OverviewInquisit is a tool for conducting computerised psychological experiments. It is particularly useful when timing is important. The Inquisit website provides a trial download, sample scripts, and useful documentation. I've previously posted about the benefits of Inquisit. Ron Dotsch also has an introductory tutorial
This post sets out how to process the raw data that is generated by Inquisit. Specifically, my intended audience are researchers in psychology who are intending to import raw Inquisit data into SPSS and process it in SPSS. This is a common scenario in many psychology departments, although I apply the same general logic when I import and process the data in R.
Before presenting my own tutorial, it's worth noting the resources already available. Ron Dotsch has a tutorial on processing Inquisit Data. Also, a lot can be learnt by inspecting existing SPSS data processing scripts such as that on processing the IAT.
Overview of the ProcessIn summary, I divide the process into the following steps:
- Import raw data
- Remove unwanted rows
- Remove incomplete participant data and duplicate logins
- Further processing in long format
- Restructure data file from long to wide format
- Merge additional wide format data into existing wide format data
1. Import raw dataThe raw Inquisit data file is usually a tab delimited text file. Each row is one observation (i.e., a trial) on one individual. Variables names are in the first row. Raw data files typically include data for multiple participants. SPSS has the Read Text Wizard. It's fairly self explanatory, but here is a tutorial.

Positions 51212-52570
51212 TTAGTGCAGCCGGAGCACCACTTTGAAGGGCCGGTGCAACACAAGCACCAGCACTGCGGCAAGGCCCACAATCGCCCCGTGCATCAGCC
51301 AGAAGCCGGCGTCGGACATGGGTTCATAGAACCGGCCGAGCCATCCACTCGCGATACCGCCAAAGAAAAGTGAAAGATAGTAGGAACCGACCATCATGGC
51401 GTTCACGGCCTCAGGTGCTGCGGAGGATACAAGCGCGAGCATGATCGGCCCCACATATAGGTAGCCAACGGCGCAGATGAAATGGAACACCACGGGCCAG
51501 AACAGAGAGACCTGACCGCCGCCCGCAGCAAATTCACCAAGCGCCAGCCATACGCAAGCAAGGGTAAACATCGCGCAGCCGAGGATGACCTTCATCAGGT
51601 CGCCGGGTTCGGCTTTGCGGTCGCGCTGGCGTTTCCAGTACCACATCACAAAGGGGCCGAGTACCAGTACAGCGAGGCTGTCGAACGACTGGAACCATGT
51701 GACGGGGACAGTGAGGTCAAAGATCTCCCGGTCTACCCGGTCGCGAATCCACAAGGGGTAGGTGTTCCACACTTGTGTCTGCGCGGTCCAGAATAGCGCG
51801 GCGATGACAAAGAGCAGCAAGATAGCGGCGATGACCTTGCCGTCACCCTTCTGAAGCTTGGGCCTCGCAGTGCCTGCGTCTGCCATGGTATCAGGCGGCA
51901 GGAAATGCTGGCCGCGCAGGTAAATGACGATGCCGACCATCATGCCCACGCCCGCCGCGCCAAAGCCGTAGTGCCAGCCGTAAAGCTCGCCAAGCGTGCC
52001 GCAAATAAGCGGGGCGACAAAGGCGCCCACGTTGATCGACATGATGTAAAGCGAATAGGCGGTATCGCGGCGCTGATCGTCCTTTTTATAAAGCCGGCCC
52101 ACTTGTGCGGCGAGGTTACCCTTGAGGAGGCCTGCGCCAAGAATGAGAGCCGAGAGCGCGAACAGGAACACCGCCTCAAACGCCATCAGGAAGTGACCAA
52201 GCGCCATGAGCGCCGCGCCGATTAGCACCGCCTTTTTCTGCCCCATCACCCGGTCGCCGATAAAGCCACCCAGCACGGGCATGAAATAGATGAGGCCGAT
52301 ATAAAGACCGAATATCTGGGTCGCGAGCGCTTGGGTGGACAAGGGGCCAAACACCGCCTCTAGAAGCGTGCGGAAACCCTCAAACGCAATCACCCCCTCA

2. Remove unwanted rowsThe raw data file is likely to have many rows that need to be removed. There may be items that you do not want to analyse. Also, when you have multiple cases in the data file, the variable names will be printed throughout the data file when the data for each new participant commences. For example, the following SPSS syntax retains rows where the variable
timedoes not equal the text 'time'. See the menu
Data - Select Cases: if condition is satisfied.
USE ALL. COMPUTE filter_$= (time ~= 'time'). FILTER BY filter_$. EXECUTE.Once you're satisfied that the filter has worked. You can adjust it to delete the unselected data instead of filtering: